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Career and Education Opportunities for Civil Engineering Technicians in Maine

Maine has a population of 1,318,301, which has grown by 3.40% over the past decade. Nicknamed the "Pine Tree State," its capital is Augusta, though its most populous city is Portland.

The national trend for civil engineering technicians sees this job pool growing by about 16.9% over the next eight years. Civil engineering technicians generally apply theory and principles of civil engineering in planning, designing, and overseeing construction and maintenance of structures and facilities under the direction of engineering staff or physical scientists.

A person working as a civil engineering technician can expect to earn about $21 hourly or $45,120 yearly on average in Maine and about $21 hourly or $44,290 yearly on average in the U.S. as a whole. Earnings for civil engineering technicians are not quite as good as earnings in the general category of Engineering Technologies in Maine and not quite as good as general Engineering Technologies category earnings nationally. People working as civil engineering technicians can fill a number of jobs, such as: field technician, engineering assistant, and engineering aide.

In 2008, there were a total of 840,874 jobs in Maine. The average annual income was $36,368 in 2008, up from $35,028 the previous year. The unemployment rate in Maine was 8.0% in 2009, which has grown by 2.7% since the previous year. Approximately 22.9% of Maine residents have college degrees, which is lower than the national average.

The top industries in Maine include paper manufacturing, pulp, paper, and paperboard mills, and direct selling establishments. Notable tourist destinations include the Center for Maine History, the Maine Historical Society Museum, and the Maine Womens Chistian Temperance Union.

CITIES WITH Civil Engineering Technician OPPORTUNITIES IN Maine


JOB DESCRIPTION: Civil Engineering Technician

Civil Engineering Technician video from the State of New Jersey Dept. of Labor and Workforce Development

In general, civil engineering technicians apply theory and principles of civil engineering in planning, designing, and overseeing construction and maintenance of structures and facilities under the direction of engineering staff or physical scientists.

Every day, civil engineering technicians are expected to be able to listen to and understand others in meetings. They need to see details at a very fine level of focus. It is also important that they articulate ideas and problems.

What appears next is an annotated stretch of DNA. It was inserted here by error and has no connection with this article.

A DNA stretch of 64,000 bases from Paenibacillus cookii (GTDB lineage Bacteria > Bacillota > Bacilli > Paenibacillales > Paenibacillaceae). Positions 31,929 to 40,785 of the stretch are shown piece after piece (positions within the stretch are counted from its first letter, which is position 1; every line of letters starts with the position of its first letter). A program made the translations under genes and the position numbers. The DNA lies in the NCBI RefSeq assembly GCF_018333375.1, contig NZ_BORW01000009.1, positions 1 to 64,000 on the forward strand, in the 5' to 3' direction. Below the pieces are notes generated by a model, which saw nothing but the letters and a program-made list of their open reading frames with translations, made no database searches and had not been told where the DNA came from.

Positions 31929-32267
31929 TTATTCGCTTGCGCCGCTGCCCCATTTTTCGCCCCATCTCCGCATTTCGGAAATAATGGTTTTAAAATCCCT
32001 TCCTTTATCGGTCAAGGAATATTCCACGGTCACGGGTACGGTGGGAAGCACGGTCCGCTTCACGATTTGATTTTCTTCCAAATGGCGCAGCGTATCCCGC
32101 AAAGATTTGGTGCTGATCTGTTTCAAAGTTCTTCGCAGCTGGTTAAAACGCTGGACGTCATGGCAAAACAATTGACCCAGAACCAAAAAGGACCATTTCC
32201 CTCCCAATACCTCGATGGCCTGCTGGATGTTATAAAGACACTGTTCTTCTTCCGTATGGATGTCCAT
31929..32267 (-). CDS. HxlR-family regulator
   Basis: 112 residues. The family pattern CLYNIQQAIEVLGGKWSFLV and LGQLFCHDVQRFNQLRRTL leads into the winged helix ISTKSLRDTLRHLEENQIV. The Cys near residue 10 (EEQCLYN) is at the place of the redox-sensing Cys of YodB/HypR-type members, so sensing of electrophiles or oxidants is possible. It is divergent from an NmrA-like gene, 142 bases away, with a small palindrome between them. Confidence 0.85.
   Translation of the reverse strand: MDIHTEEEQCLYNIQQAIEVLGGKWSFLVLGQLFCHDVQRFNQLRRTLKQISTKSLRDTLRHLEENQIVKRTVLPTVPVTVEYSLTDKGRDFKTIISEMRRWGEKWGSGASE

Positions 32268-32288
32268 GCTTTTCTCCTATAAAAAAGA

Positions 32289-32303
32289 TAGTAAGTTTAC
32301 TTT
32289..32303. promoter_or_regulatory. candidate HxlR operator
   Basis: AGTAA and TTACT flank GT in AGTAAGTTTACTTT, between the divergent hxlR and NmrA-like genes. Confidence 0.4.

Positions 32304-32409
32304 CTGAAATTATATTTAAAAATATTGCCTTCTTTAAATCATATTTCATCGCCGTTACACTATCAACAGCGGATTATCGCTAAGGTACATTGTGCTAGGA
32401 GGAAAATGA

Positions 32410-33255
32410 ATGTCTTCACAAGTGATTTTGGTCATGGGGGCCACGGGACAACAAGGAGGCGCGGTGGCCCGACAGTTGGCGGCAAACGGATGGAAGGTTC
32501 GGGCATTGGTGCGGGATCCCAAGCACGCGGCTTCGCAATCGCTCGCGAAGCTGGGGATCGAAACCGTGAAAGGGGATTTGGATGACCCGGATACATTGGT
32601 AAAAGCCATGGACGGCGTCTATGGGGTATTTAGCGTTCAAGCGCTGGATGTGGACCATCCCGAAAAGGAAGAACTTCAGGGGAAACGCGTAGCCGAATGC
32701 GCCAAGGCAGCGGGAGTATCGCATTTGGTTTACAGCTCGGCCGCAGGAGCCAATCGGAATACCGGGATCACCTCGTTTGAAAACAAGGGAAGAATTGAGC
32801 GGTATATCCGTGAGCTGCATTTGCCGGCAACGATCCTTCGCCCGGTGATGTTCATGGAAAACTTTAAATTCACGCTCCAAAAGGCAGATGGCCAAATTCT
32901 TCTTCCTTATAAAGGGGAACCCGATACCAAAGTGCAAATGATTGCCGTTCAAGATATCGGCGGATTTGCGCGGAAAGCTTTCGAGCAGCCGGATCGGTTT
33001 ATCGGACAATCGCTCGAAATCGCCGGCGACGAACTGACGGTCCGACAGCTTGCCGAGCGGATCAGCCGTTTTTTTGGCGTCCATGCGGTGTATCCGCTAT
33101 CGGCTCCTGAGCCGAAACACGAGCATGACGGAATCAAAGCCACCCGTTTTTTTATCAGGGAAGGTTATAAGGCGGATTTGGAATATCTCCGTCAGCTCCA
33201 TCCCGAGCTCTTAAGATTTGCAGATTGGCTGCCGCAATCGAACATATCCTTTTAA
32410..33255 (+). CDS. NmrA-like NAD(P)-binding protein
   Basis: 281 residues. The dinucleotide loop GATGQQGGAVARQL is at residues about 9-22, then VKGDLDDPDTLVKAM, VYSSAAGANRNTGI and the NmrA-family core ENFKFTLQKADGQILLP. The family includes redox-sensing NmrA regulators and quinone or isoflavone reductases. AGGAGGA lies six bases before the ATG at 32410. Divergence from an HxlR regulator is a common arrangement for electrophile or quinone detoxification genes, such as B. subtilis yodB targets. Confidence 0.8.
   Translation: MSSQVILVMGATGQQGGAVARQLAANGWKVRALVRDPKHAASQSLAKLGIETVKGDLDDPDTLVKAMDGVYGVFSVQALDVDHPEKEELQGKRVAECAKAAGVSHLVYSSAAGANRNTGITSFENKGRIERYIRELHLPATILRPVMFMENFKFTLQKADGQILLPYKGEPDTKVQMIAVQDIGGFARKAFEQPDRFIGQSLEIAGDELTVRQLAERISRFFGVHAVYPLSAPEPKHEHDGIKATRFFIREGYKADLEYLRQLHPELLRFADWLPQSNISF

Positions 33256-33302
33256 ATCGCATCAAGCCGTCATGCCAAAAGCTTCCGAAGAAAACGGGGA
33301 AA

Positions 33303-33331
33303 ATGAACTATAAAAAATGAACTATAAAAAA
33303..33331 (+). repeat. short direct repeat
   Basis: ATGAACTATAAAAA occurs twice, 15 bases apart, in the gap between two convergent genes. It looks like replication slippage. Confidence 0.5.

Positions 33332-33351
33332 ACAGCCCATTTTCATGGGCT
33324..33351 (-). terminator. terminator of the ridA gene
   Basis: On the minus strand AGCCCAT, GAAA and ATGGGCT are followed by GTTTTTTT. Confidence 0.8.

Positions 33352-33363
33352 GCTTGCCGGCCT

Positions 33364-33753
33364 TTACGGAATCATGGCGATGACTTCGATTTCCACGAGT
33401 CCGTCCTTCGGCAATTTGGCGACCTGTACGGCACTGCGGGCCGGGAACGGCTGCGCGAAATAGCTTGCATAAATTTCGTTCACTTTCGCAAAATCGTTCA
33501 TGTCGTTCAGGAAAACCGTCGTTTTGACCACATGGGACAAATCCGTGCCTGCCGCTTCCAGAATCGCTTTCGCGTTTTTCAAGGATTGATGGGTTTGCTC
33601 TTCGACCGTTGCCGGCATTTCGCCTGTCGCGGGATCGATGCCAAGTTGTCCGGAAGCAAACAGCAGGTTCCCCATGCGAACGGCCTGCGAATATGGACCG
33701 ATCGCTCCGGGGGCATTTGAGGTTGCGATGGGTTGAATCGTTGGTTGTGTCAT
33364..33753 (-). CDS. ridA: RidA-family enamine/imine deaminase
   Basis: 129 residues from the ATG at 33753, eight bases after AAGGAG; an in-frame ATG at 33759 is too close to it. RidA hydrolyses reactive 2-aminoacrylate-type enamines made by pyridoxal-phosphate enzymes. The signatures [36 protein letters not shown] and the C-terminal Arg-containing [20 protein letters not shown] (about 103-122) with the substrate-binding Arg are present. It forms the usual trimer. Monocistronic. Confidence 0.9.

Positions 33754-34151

Similar jobs with educational opportunities in Maine include:

  • Architectural Drafter. Prepare detailed drawings of architectural designs and plans for buildings and structures according to specifications provided by architect.
  • Civil Draftsman. Prepare drawings and topographical and relief maps used in civil engineering projects, such as highways, bridges, pipelines, flood control projects, and water and sewerage control systems.
  • Electronics Engineering Technician. Lay out, build, and modify developmental and production electronic components, parts, and systems, such as computer equipment, missile control instrumentation, electron tubes, and machine tool numerical controls, applying principles and theories of electronics, electrical circuitry, engineering mathematics, electronic and electrical testing, and physics. Usually work under direction of engineering staff.
  • Equipment Engineering Technician. Apply electrical theory and related knowledge to test and modify developmental or operational electrical machinery and electrical control equipment and circuitry in industrial or commercial plants and laboratories. Usually work under direction of engineering staff.
  • Industrial Engineering Technician. Apply engineering theory and principles to problems of industrial layout or manufacturing production, usually under the direction of engineering staff. May study and record time, motion, and speed involved in performance of production, maintenance, and other worker operations for such purposes as establishing standard production rates or improving efficiency.
  • Materials Engineer. Evaluate materials and develop machinery and processes to manufacture materials for use in products that must meet specialized design and performance specifications. Develop new uses for known materials. Includes those working with composite materials or specializing in one type of material, such as graphite, metal and metal alloys, ceramics and glass, plastics and polymers, and naturally occurring materials.
  • Mechanical Engineering Technician. Apply theory and principles of mechanical engineering to modify, develop, and test machinery and equipment under direction of engineering staff or physical scientists.

LOCATION INFORMATION: Maine

Maine
Maine photo by Fundamentaldan

Maine has a population of 1,318,301, which has grown by 3.40% over the past decade. Nicknamed the "Pine Tree State," its capital is Augusta, though its biggest city is Portland. In 2008, there were a total of 840,874 jobs in Maine. The average annual income was $36,368 in 2008, up from $35,028 the previous year. The unemployment rate in Maine was 8.0% in 2009, which has grown by 2.7% since the previous year. Approximately 22.9% of Maine residents have college degrees, which is lower than the national average.

The top industries in Maine include paper manufacturing, pulp, paper, and paperboard mills, and direct selling establishments. Notable tourist attractions include the Maine Womens Chistian Temperance Union, the Tate House Museum, and the Portland Harbor Museum.